Eighteen-year-old Taylor Wilson has designed a compact nuclear reactor that could convert waste from old atomic weapons into power for homes and factories and maybe even one day space colonies.
According to TED Blog, Wilson, who graduated from high school in May, first came to attention at the tender age of 14 after he designed a nuclear fission reactor he planned to build in his parents' garage.
He spoke about that at TED2012 and at TED2013 Conference in Southern California, he spoke about his latest project on Thursday.
AFP reports he said: "It’s about bringing something old, fission, into the 21st Century. I think this has huge potential to change the world."
According to TED Blog, he said: "I realized that the biggest problem we face — what all these other problems come down to — is energy. This is a talk about fission — about taking something old and bringing it into the 21st century… I think this has a huge potential to change the world."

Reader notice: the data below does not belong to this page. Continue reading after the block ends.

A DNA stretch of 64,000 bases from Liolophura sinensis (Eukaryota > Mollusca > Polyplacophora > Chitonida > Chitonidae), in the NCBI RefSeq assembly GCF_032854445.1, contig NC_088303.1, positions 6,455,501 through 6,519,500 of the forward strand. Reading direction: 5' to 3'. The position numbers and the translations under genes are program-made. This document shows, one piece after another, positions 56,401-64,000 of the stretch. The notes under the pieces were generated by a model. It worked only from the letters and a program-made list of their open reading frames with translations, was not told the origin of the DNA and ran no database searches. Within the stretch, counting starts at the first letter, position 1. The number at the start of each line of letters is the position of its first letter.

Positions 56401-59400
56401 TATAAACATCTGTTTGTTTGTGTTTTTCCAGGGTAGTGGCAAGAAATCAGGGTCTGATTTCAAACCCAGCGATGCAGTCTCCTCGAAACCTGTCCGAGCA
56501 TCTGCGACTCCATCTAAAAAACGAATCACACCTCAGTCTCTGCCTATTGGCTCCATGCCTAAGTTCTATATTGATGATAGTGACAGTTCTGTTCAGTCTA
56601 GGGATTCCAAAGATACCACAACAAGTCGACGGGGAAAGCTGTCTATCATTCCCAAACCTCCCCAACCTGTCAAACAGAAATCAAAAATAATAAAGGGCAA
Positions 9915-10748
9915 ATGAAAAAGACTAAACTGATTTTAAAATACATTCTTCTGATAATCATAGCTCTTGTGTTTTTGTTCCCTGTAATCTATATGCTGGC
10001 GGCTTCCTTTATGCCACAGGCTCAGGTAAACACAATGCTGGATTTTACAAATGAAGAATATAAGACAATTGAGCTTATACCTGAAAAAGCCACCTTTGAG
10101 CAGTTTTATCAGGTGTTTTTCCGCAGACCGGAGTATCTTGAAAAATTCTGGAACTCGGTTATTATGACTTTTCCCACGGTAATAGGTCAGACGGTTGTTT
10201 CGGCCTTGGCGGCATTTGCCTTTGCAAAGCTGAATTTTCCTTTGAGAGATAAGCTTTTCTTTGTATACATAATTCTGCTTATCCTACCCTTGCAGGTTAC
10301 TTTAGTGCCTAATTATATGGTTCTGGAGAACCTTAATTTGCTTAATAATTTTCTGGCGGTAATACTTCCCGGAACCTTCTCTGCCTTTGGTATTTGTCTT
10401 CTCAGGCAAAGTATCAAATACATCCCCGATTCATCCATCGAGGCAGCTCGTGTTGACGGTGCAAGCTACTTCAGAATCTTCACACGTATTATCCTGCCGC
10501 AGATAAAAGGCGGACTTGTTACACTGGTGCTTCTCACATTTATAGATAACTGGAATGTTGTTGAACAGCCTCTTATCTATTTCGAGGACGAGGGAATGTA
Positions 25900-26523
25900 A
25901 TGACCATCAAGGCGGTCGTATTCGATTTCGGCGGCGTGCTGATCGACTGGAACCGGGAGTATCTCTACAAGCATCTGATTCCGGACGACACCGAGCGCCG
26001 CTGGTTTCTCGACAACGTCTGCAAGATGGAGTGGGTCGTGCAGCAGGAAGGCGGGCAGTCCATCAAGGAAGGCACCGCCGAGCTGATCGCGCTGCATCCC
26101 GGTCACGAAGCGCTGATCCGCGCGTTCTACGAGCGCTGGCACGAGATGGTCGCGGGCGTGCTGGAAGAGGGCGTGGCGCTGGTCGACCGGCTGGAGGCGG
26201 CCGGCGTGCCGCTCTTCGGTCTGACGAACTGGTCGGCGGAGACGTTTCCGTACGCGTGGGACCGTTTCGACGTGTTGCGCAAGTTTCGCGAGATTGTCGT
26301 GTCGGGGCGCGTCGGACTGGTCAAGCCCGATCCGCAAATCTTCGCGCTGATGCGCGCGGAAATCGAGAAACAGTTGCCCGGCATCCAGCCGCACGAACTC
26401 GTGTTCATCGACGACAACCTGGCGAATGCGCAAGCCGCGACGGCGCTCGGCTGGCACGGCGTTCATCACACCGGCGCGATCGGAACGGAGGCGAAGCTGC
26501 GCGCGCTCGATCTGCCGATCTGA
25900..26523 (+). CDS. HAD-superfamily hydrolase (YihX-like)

TED Blog reports that what Wilson has invented is a Small Modular Fission Reactor that can be built in factories and shipped to anywhere they are needed. The reactors are installed three meters underground which makes safer from the perspective of counter-terrorism than reactors built above the ground. They are also molten salt reactors, meaning, according to TED Blog, that they can run on the waste from old nuclear weapons and thus make it possible to find a way to use the material from weapon stockpiles, another safety issue from the counter-terrorism perspective.
According to AFP, the reactor is capable of generating 50-100 megawatts of electricity, enough to power as many as 100,000 homes
Written By: JohnThomas Didymuscontinue to source article at digitaljournal.com